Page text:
Our destination was the pretty town of Aosta.

I was keen to eat as much as possible during the visit, but had to think strategically consider which foods would physically fit in my stomach. Can I tell you a secret? The pizza wasn’t that great.

The gelato though – wow. Because the Italians were So. Bloody. Cool, I opted for pistachio flavour to help me give out very-bloody-cool-vibes. It was unreal and I am fully repentant for telling my Italian friend that gelato couldn’t possibly be better than Ben & Jerry’s.

Italy was cheaper than I expected. No doubt the big cities are more expensive, but here I bought a big bottle of Limoncello for less than 7 euros.

For the final couple of hours before sunset we drove aimlessly through the valley, overlooked by the Italian Alps. We had done so many things during the week, but wandering through about 48  of those tiny villages set on impossibly high mountaintops was the most I’ve laughed in a long time.



As darkness fell we stopped at one final town with actual civilization, Villeneuve, which lies on the Dora Baltea river. We drank at the only bar in sight, which was full of Italian men Laurent was intimidated by and a barmaid who seemed perplexed by what on earth a vodka with orange juice could be.

I am very lucky to have such an accommodating friend who will willingly drive me hundreds of miles (sorry – I mean kilometres). Staying with locals as opposed to in a hotel is such an enriching experience. Without the Dumonts, I would never have learned so many facts: how French people pour milk BEFORE the cereal, and how washing powder boxes contain toys for kids, and the effect global warming is having on the ski industry.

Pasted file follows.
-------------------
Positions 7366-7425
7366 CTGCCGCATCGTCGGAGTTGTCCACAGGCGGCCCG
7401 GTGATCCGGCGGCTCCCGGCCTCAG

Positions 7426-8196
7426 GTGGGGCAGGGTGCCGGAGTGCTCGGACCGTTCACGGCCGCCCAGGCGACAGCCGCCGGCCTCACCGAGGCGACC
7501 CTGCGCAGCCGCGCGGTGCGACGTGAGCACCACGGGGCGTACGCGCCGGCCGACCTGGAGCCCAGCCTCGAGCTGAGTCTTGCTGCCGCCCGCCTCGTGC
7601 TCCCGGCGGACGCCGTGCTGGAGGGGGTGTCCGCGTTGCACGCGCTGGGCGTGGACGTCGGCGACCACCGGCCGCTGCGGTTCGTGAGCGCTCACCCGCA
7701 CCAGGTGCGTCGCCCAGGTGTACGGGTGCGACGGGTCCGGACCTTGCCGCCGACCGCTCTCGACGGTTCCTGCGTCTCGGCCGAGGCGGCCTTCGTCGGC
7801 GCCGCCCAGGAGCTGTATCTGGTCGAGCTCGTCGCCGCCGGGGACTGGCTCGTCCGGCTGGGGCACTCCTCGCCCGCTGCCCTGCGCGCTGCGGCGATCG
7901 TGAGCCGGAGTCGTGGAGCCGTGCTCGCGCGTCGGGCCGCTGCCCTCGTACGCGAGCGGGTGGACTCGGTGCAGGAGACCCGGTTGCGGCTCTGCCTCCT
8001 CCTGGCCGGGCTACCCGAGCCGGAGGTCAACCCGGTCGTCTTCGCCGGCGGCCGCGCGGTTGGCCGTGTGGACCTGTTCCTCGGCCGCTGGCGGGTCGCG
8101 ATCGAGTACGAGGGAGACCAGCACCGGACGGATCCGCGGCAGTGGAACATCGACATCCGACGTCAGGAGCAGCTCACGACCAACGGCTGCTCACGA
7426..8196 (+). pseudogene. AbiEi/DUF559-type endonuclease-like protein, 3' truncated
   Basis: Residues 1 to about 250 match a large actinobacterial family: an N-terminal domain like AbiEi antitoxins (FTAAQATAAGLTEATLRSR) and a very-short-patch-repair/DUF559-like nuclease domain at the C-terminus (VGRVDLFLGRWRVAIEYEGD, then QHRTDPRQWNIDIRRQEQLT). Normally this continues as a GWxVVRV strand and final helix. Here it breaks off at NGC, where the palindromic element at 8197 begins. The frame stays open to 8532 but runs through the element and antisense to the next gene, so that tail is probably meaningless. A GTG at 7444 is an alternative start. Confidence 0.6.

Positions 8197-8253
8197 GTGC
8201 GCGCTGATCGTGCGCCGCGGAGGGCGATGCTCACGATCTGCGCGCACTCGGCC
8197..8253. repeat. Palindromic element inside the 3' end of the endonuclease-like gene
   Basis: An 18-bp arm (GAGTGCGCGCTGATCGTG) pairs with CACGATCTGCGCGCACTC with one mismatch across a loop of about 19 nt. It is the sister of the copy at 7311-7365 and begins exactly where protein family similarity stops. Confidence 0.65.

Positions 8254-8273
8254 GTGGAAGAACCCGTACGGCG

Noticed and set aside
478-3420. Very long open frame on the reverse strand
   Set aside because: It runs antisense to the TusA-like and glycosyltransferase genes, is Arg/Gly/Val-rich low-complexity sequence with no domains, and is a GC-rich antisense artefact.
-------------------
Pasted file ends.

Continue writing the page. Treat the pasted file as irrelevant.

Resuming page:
Instead of a hotel where the only conversation would be about the crap water pressure, we spent hours comparing idioms. ‘I have the peach’, I explained, was the French equivalent to ‘I’m full of beans.’ The Dumonts stared blankly, before bursting into a five minute fit of laughter. Beans?! Being full of Mexican jumping beans, I argued, made sense. But peaches? Give me three peaches, and maybe we could talk.

It was no use, so I chuckled into my home made peach jam every morning.


I hope you enjoyed un petit peut of my trip! I’d love to hear your travel tales in the comments below.


2016: the Lows and Highs

I won’t lie, 2016 has been tough. I hit rock bottom and spent 12 days on a psychiatric unit, and a few months later got picked up by police with the threat of a section. They were humiliating experiences that I still find hard to think about. There have also been a lot of problems at home, which I haven’t shared here.

And of course, there’s George Michael’s death. I’m generally unaffected by celebrity deaths – the last one was Steve Irwin – but I was terribly upset about poor George. I remember desperately wanting a George Michael CD one Christmas and Dad grabbing one from Asda and hiding it under his coat in an attempt to hide in from me, terrified of being pulled up by security. I decided a long time ago that Wake Me Up Before You Go-Go would be played at my funeral for the lolz. Also, can we take a moment to appreciate George nabbing the title of most ironic death of all time from Steve?